How to Compost – Making Leafmould
Autumn leaves are one of the best sources of-improving organic matter. They take a year or two to decay into a dark, crumbly material known as leafmould. Newly fallen autumn leaves could be used directly on the garden, but converting them to leafmould makes them easier to handle and less likely to blow away if applied as a surface mulch. The advantage of leaves is that they are free, easy to obtain and clean to handle.
Fallen leaves from any trees and shrubs, other than conifers and other evergreens, will make leafmould. Different species decay at different rates, but all will turn to leafmould eventually.
Diseased leaves which can pass on infection, such as those with rose blackspot or apple scab, are best avoided. Alternatively, use them to make a batch of leafmould which is used around unrelated plants.
Collecting the leaves
The best time to collect autumn leaves is when they are wet after rain. This saves watering them later. A quick method for collecting leaves on a lawn is to run the mower over them with the grass box on. This chops the leaves and adds some grass mowings, which will speed decay. Machines designed specifically to collect leaves are also available.
Sources of leaves
Leaves can be collected from parks and cemeteries (with permission) and from quiet streets. Leaves from busy roadsides are best avoided as they can be contaminated with lead and other pollutants. Some councils may deliver if you can cope with a lorry load. Ask for those from parks, not from the roads.
The decay of autumn leaves is a slow, cool process carried out by fungi — very different from the composting process. To make leaf-mould, simply collect leaves together where they will not blow away, watering them well if they are dry.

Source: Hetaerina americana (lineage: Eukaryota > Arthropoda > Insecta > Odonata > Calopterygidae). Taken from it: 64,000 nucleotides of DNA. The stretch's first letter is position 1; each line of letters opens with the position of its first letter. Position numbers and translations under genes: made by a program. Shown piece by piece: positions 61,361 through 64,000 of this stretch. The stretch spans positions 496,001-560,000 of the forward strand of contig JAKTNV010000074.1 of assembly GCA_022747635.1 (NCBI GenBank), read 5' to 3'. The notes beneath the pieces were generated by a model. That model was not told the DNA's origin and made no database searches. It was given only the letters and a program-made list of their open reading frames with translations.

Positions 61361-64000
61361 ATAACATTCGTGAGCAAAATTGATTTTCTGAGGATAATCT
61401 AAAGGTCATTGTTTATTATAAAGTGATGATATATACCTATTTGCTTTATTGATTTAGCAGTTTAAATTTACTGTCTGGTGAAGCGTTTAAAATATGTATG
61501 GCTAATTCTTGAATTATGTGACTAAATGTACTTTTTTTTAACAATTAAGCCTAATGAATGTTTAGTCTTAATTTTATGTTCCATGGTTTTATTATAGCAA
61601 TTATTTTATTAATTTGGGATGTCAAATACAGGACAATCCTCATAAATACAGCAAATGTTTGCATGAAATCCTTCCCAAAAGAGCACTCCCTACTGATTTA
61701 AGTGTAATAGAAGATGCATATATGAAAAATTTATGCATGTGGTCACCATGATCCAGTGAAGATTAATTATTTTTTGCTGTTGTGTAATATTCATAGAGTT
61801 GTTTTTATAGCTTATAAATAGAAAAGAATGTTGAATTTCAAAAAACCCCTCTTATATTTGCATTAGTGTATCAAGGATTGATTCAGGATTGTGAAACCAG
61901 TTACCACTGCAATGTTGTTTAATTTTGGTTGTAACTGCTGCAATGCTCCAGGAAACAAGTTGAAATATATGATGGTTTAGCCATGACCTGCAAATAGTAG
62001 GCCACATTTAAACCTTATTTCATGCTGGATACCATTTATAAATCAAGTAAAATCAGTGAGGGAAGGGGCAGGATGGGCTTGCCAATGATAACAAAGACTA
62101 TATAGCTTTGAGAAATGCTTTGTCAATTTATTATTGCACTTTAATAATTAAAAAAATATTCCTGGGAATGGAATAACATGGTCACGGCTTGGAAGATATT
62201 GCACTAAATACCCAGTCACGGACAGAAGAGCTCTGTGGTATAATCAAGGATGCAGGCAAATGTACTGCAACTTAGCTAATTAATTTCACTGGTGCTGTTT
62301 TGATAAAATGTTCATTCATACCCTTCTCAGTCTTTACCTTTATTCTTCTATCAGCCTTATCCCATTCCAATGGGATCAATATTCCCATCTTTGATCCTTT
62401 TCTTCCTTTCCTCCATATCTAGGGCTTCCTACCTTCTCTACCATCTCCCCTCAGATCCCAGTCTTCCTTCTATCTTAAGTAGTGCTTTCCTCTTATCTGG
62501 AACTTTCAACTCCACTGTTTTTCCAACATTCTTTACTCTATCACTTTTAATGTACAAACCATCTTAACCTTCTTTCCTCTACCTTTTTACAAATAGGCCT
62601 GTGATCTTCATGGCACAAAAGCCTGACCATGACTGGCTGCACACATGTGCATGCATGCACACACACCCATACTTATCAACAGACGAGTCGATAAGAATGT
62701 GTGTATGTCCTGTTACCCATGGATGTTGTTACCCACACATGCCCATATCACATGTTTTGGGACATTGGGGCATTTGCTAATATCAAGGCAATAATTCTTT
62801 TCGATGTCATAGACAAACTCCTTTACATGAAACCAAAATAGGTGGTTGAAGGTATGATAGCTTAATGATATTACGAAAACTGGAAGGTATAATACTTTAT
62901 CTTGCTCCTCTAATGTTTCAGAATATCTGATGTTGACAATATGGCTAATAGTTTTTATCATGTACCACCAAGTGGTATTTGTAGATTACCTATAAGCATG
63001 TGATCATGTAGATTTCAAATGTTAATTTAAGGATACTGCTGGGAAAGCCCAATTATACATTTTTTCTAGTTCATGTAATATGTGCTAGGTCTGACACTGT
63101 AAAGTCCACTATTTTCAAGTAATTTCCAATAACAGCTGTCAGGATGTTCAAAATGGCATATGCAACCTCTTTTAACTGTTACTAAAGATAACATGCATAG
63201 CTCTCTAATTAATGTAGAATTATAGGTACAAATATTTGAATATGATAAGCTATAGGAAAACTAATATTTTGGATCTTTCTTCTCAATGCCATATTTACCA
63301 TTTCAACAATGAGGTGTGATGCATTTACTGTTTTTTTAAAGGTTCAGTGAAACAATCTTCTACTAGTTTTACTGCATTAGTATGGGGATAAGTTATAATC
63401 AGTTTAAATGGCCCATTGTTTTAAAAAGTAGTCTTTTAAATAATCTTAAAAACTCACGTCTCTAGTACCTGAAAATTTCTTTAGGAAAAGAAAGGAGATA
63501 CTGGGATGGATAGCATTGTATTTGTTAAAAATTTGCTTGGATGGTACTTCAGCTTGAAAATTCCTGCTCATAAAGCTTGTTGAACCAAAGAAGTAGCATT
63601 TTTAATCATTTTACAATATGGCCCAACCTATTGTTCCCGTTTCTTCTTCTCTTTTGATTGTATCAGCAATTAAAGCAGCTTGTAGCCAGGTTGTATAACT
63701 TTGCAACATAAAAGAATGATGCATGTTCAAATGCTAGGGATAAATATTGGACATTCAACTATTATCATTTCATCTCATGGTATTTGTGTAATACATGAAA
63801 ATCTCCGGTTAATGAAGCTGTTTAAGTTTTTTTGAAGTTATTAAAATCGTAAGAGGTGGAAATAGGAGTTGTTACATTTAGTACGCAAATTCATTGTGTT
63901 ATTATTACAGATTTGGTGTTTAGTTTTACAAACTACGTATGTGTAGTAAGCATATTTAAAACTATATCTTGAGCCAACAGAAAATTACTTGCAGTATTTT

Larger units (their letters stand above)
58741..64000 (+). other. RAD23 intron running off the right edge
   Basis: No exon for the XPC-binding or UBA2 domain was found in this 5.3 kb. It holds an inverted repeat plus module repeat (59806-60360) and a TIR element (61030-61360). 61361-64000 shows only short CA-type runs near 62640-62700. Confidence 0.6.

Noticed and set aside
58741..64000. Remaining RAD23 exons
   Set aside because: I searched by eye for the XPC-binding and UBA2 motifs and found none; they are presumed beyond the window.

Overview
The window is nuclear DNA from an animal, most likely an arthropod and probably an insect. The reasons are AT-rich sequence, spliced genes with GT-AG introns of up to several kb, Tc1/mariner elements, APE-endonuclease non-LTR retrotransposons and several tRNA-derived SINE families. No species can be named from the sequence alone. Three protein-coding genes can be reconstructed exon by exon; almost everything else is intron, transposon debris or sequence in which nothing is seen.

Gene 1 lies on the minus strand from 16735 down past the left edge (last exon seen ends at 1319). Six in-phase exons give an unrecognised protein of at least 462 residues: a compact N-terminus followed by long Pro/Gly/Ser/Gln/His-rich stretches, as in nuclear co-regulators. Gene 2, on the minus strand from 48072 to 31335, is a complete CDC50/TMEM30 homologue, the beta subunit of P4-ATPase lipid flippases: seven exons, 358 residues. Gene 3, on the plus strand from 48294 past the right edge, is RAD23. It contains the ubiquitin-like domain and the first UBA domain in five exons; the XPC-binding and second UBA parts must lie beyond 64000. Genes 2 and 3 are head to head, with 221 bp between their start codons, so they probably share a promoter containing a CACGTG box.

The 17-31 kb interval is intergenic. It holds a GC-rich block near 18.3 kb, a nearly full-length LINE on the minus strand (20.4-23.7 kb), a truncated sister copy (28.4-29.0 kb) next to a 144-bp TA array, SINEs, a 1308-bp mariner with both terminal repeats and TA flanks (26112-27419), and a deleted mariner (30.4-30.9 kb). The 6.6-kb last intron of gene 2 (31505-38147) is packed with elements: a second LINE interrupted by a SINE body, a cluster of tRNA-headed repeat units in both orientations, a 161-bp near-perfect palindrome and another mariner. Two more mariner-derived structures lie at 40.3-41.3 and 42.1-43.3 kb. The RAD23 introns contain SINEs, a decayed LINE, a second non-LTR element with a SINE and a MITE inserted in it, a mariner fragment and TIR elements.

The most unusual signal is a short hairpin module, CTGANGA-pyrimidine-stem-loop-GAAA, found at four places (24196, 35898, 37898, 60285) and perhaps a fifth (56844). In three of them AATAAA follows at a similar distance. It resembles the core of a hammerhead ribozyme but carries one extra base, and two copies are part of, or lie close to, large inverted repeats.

The leaves may be piled up in a sheltered corner. Alternatively, use a simple container made by fixing wire mesh netting around four corner posts. Smaller quantities of leaves can be stuffed into black plastic sacks which are then tied loosely at the top.
Leafmould contains little in the way of plant foods but is an excellent soil conditioner. As soon as the leaves have started to break up and darken in colour, they can be used as a mulch or dug into the soil. This may be as soon as the following spring, but the process can take much longer depending on the type of leaves used and on how moist they are. A finer grade of leafmould, suitable for potting mixes, will take 2-3 years to achieve.
The ingredients required are equal quantities by volume of fine 2-3 year old leafmould and chopped comfrey leaves.
Fill a dustbin or plastic sack with alternate 7.5-10cm (3-4in) layers of leafmould and chopped comfrey. Leave for 2-5 months (depending on the time of year), checking on the moisture levels occasionally. If the mixture turns soggy, or if it is so dry that little has changed, empty out the container. Leave the contents to dry, or add water as appropriate, before refilling the dustbin or sack.
The comfrey leafmould is ready to use when the comfrey leaves have virtually disappeared.
Making Comfrey Leafmould
Fill a container such as a dustbin with alternate 7.5-10cm (3-4in) layers of 2-3 year-old leafmould and chopped comfrey leaves. Use when the comfrey leaves have virtually disintegrated.